Slated for the Las Puertas Event Center, “The Magnificent Pretty Boy” is a song cycle inspired by the life and work of Henry Ray Clark. Convicted for drug dealing in 1977 under Texas’ “three strikes” law, Clark was sentenced to 25 years in Huntsville State Prison. Behind bars, he developed his own artistic world on paper scraps and Manila envelopes. Clark drew clocks and figures; he sketched the planets he said he visited in a spaceship in his dreams.
He said, “I am never imprisoned as long as I can draw.”
“The Magnificent Pretty Boy” was Clark’s street name.
Clark built a following, drawing increasing public recognition for his work. Members of the Grant Wallace Band – named for a California outsider artist – were inspired by Clark’s story as they explored themes of creativity and imprisonment.
“He had these visions of other worlds; he also incorporated celebrities,” Albuquerque-based pianist/guitarist Luke Gullickson said. “A picture of Frank Sinatra was enfolded in these abstract patterns.”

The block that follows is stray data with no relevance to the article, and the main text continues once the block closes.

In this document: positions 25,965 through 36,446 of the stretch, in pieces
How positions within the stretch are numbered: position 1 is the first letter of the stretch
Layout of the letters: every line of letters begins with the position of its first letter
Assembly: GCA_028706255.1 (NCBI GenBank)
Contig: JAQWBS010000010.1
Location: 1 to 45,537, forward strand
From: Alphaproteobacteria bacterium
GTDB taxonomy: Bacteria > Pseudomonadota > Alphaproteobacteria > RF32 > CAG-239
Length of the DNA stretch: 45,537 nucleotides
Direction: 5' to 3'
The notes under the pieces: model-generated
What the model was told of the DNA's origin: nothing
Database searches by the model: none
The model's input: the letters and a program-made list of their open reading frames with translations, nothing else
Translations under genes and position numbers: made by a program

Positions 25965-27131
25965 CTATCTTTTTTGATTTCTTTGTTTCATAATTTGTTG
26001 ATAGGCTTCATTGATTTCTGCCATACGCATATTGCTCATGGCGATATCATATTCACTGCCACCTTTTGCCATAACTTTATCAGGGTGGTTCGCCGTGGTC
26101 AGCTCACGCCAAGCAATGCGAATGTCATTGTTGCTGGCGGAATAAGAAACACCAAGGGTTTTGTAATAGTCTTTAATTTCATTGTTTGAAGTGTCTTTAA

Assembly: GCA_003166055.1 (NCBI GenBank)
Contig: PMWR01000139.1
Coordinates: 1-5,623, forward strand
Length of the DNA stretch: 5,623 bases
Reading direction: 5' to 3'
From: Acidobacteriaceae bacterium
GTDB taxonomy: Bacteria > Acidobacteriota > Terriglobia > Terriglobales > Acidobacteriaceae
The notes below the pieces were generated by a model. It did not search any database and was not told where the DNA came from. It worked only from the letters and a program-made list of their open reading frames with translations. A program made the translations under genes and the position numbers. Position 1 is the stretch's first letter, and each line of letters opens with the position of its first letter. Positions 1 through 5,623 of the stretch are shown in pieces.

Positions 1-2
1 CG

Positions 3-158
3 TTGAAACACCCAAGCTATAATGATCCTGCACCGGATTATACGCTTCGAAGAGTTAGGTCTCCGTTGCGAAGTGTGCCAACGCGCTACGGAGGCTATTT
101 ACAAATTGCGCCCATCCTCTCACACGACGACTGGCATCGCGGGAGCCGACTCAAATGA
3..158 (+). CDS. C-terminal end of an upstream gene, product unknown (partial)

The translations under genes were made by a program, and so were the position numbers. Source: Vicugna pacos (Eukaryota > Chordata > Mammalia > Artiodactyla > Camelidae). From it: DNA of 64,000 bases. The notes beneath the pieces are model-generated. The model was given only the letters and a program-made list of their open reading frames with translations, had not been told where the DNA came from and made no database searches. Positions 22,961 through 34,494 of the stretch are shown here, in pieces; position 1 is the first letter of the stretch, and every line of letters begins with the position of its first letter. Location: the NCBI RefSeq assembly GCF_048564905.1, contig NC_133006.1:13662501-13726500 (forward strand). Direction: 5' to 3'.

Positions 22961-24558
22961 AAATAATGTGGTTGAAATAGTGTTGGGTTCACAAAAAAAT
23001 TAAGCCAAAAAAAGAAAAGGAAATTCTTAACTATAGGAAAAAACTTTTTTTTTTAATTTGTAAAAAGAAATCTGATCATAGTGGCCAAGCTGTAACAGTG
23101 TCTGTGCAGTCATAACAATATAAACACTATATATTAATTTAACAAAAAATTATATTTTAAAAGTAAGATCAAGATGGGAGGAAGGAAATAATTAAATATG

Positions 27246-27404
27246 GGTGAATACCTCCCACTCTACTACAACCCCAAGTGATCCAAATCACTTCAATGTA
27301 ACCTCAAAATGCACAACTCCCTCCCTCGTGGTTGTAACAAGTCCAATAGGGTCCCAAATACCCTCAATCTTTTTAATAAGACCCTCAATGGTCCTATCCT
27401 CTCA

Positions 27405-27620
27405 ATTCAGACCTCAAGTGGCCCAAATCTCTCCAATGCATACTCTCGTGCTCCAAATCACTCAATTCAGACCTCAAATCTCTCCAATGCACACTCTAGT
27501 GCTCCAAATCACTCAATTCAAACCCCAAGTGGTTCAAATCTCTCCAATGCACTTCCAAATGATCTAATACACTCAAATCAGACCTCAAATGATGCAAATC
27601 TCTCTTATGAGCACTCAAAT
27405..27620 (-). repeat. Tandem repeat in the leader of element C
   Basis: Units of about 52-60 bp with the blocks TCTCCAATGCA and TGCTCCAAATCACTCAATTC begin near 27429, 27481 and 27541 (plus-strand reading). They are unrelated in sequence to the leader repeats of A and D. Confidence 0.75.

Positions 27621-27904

Band members Gullickson, Ben Hjertmann(voice, pedal steel) and Chris Fisher-Lochhead (viola/banjo) interviewed Clark’s Houston friends and acquaintances as they developed the piece. All three are classically trained composers who met in Chicago.
“Usually we write scraps and sketches and hand them off to each other,” Gullickson said. “Most of the individual songs we wrote on our own. There’s a whole brew of influences.”
The lyrics reference Oscar Wilde’s letters from prison, as well as a poem by the jailed and executed Roman senator Boethius. he musical tapestry includes the spiritual and artistic revelations of the British poet William Blake as well as the American jazz composer Sun Ra. The project was originally developed in 2015-2016 as part of a Houston Grand Opera series commissioning new works based on stories of contemporary Texas.
“Classical music is a state we come from and we like to travel,” Gullickson said.
Time Out Chicago said of the Grant Wallace Band band: “If Emmylou Harris, Dolly Parton and Linda Ronstadt had gone on a triple date with John Fahey, Dock Boggs and Bill Monroe to an Anton Webern (12-tone composer) concert, you’d be somewhere in the neighborhood of the Grant Wallace Band.”
The group released its second full-length album, “By This Time Tomorrow,” this month.